Advanced language courses can also employ the inductive method, but the greater the student’s mastery of a language, the greater the potential benefits of the deductive approach and of explicit analysis of the structure of the language. A point sometimes made in the advanced treatment of natural languages is that grammar and related matters can now be discussed in the target language, avoiding distractions and distortions which might be introduced by use of the mother tongue.

Similar remarks apply to advanced APL courses. In particular, the use of APL in its own discussion and in the introduction of the more complex functions is quite productive. For example, reduction is very useful in discussing the inner product, and inner product and grade are helpful in analyzing dyadic transpose.

Conduct Of The Course

The introductory course on which these remarks are based evolved through four versions offered over a period of several months. The resulting course covers three contiguous days, and has been offered a number of times in the final form.

Most students appear to work better in pairs than when assigned individually to terminals. Because there are no lectures, each pair can work their own pace. Observations and student comments show that they find it more stimulating than a lecture course, and tend to come early and work late. Moreover, they learn to consult manuals much more than in a lecture course, and exhibit a good deal of independence by the end of the three days.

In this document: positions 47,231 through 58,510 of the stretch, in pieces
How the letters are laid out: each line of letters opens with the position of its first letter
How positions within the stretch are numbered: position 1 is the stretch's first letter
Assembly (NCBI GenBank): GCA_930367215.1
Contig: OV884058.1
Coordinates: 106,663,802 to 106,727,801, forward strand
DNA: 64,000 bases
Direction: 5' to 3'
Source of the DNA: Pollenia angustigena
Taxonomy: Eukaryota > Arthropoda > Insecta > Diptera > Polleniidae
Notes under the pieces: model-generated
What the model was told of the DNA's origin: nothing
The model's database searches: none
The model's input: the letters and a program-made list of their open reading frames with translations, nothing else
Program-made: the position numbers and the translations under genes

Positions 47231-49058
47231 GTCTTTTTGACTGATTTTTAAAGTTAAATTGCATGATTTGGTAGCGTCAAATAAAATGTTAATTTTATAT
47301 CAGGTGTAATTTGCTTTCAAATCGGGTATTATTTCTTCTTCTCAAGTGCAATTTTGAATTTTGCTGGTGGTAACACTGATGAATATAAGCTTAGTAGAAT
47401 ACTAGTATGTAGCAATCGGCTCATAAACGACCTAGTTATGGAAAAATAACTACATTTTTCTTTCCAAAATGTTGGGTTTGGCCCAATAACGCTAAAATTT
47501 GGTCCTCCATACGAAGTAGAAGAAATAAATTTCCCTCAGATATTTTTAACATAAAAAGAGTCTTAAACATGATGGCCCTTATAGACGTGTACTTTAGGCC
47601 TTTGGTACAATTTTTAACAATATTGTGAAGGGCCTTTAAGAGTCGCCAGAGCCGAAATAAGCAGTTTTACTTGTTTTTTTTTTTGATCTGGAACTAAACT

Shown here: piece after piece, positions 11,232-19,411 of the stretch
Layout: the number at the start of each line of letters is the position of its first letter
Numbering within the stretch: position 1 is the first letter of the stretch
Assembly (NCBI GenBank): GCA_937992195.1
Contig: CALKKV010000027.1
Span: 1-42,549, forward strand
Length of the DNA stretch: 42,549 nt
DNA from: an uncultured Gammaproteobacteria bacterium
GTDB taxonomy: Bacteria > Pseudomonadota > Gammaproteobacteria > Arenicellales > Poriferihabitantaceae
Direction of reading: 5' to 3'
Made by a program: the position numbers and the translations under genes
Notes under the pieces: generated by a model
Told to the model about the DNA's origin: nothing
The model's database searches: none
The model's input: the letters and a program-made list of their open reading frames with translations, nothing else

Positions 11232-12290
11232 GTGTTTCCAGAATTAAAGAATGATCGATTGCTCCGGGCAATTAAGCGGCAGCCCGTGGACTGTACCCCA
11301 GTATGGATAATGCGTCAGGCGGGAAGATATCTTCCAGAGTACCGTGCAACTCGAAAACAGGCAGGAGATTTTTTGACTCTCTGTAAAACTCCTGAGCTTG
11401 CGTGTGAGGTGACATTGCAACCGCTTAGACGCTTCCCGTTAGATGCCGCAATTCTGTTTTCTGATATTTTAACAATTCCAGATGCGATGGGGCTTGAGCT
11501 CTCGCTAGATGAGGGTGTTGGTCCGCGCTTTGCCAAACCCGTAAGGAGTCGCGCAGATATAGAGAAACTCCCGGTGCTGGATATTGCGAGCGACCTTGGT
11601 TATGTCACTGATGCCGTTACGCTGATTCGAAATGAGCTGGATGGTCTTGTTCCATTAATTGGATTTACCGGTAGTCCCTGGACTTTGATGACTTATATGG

I am indebted to a number of my colleagues at I.P. Sharp Associates, to Mr. Roland Pesch for his development of the file functions used, to Mr. Pesch and Mr. Michael Berry for assistance and advice in the early version of the course, and the Ms. Nancy Neilson and Dr. Paul Berry for comments arising from their use of the course. I am also indebted to several members of the staff of the Berlitz School of Languages in Toronto, to Ms. Grace Palumbo and Ms. G. Dunn for discussions of the direct method, and to Ms. N. Eracleous for patient demonstrations of it.


[1]  Berlitz, M.D., Methode Berlitz, Berlitz and Co., New York, 1887.
[2]  Diller, Karl Conrad, The Language Teaching Controversy, Newbury House Publishers, Inc., Rowley, Massachusetts, 1978.
[3]  APL Language, IBM Form #GC26-3847, IBM Corporation.
[4]  Berry, P.C., SHARP APL Referrence Manual, I.P. Sharp Associates.
[5]  Iverson, K.E., Elementary Analysis, APL Press, 1976.
[6]  Iverson, K.E., Programming Style in APL, An APL Users Meeting, I.P. Sharp Associates, 1978.

Originally appeared in the proceedings of the APL Users Meeting, I.P. Sharp Associates Limited, Toronto, 1980-10-06 to 08.

created:  2009-07-21 09:15
updated:2013-07-23 22:10